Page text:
P.S. If your resolution is for more anti-diet goodness in 2018, you definitely want to check out my New Moon New Year January Redux program starting January 1. When you sign up, you're signing up for daily emails from me for the entire month of January that will challenge you and get you thinking about how to incorporate more food peace into your life this year (plus the possibility of getting private coaching sessions with me). Check it out here!

TBT: Refusing to Diet is a Political Act

Hello and happy Thursday! 

I'm doing a throwback today from a post I did around New Year's on Sundaes for the Soul (that website is offline as of right now, as I continue to transition to using this site for everything). Lately, it seems like I (and so many others) have been inundated with messages of weight loss, needing to diet, needing to have the "perfect" body, especially in the summer- but really, what else new? Those messages, unfortunately, exist year round. So below you'll find that post about how dieting is a political act (and can also be harmful to us) - enjoy and feel free to comment below!

This time of year is a deluge of weight-loss commercials, detox ads, gym membership specials. I can hardly turn on the TV without seeing an ad for weight loss (thankfully, I watch Netflix for the most part and can successfully avoid the weight loss madness). People are posting on insta their "fitness/body goals" for the new year. People everywhere are talking about how their going to commit themselves to the gym/veganism/whole food diet/gluten-free/dairy-free/low carb/no carb/low fat/no fat/paleo/alkaline diet. As much as I hate diet talk of any kind, I am compassionate towards people trying these kinds of things because our culture tells them they have to. A woman who isn't dieting is not trying hard enough. She doesn't care about herself, they'll tell you. THAT IS 1000% BULLSHIT.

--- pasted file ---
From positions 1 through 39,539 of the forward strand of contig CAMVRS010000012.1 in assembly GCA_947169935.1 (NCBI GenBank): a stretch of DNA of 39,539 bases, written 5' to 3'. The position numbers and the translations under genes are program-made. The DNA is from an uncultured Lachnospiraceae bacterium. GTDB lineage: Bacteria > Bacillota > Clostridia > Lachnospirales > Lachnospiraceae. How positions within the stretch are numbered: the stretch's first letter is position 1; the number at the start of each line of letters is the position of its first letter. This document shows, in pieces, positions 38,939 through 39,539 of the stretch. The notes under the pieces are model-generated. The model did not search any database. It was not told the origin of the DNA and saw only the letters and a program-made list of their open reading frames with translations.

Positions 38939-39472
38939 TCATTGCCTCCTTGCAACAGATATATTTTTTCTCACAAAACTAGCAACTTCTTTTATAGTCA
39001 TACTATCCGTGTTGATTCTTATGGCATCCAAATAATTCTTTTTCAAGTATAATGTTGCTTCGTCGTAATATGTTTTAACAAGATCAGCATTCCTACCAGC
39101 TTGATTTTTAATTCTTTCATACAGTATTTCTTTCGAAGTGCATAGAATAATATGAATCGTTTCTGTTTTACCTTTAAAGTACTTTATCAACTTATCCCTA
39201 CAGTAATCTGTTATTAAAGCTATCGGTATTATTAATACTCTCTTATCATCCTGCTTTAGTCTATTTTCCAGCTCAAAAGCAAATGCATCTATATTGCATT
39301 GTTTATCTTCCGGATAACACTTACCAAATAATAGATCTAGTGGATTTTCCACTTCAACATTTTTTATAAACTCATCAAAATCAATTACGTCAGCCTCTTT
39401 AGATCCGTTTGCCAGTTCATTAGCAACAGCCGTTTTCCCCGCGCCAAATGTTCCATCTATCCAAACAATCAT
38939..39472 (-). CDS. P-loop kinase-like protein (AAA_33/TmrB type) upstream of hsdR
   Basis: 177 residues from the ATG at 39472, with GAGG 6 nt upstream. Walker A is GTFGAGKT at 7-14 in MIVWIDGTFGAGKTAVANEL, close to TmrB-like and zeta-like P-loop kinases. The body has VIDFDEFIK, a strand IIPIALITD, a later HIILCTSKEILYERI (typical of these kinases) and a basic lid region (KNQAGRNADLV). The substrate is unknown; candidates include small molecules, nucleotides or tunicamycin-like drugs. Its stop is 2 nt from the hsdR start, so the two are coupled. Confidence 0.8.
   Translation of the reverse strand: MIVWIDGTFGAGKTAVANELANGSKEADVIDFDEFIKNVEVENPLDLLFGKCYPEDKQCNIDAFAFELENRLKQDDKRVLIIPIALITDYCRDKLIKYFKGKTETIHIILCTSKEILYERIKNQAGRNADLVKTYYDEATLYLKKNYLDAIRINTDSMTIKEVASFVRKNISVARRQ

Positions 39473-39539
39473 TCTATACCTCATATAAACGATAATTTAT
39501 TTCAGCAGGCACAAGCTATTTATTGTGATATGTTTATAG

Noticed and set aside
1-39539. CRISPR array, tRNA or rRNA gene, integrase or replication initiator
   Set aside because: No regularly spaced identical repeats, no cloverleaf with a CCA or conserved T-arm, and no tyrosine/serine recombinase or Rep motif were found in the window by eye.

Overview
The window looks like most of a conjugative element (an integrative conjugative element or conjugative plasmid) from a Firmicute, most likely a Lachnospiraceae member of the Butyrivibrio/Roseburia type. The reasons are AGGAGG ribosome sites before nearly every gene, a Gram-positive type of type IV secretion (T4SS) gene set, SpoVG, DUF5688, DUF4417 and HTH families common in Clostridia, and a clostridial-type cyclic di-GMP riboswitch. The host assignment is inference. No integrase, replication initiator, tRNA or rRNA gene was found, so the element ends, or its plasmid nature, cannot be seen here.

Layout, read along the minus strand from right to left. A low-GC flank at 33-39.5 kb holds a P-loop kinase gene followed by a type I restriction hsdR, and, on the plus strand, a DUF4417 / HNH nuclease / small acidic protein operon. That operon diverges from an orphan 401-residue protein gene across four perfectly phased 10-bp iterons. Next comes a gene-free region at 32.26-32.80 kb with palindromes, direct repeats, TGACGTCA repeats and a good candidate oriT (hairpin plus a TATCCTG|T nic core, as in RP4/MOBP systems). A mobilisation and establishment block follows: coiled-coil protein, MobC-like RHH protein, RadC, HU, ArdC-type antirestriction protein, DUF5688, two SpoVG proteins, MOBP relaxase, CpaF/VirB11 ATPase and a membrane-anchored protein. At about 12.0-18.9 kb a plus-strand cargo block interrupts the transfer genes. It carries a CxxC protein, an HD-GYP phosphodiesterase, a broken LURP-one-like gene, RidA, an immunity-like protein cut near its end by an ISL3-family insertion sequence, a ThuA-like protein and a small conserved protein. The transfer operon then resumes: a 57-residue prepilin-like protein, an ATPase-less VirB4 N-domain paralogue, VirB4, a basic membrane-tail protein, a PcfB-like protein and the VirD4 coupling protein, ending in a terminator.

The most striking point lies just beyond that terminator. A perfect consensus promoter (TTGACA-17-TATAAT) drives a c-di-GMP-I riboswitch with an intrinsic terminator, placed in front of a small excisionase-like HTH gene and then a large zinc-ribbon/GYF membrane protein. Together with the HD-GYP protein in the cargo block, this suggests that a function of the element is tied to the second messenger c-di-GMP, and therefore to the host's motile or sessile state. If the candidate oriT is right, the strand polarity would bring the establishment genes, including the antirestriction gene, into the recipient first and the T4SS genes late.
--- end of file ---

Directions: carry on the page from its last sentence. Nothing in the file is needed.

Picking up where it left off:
Dieting is the patriarchy's way of making sure women continue to live small. It was a years-ago thought up strategy to keep women on a hamster wheel of diets. Because as long as we stay on the hamster wheel, we're quiet. We are not speaking up or speaking out. We don't have the time or the energy to pursue our wildest dreams. We are quietly staying in the place where men long ago put us. Don't fall for it: you are so much bigger than the box dieting traps you in.

There's a lot of reasons I hate dieting. The patriarchal history is enough to infuriate me and abstain from dieting ever again (because I'll be damned if I ever let a bunch of old, white men tell me what I have to do with my body, ever). But also the physical and mental effects are horrible and dangerous.  It manifests a neurotic relationship with food. It makes you feel tired, foggy, in a daze. It teaches us to ignores our body's natural hunger cues. It teaches us to stop listening to our body all together, when it comes to both food and movement. If you want to know more effects of dieting, I strongly recommend you research the Minnesota Starvation Experiment. Refinery29 has a great article that you can read HERE (also Kelsey Miller is an anti-diet queen and I highly recommend reading her book Big Girl). I'm planning on doing a post dedicated just to the Minnesota studies but suffice it to say that it is a fascinating read. 

Sweet girl (man/non-conforming human), I cannot tell you how much you don't need to diet. I cannot tell you how much you do not have to lose those last X pounds. I cannot tell you how little it matters if you fit into those size X pants. You are so worthy. You are more than worthy. You are a human being who has fought and loved and struggled and conquered in order to get to this place. You deserve to be here without condition. You do not have to change your body. An extra 20 minutes on the treadmill is not going to make you a better person. You are good enough, exactly as you are. I really, really promise.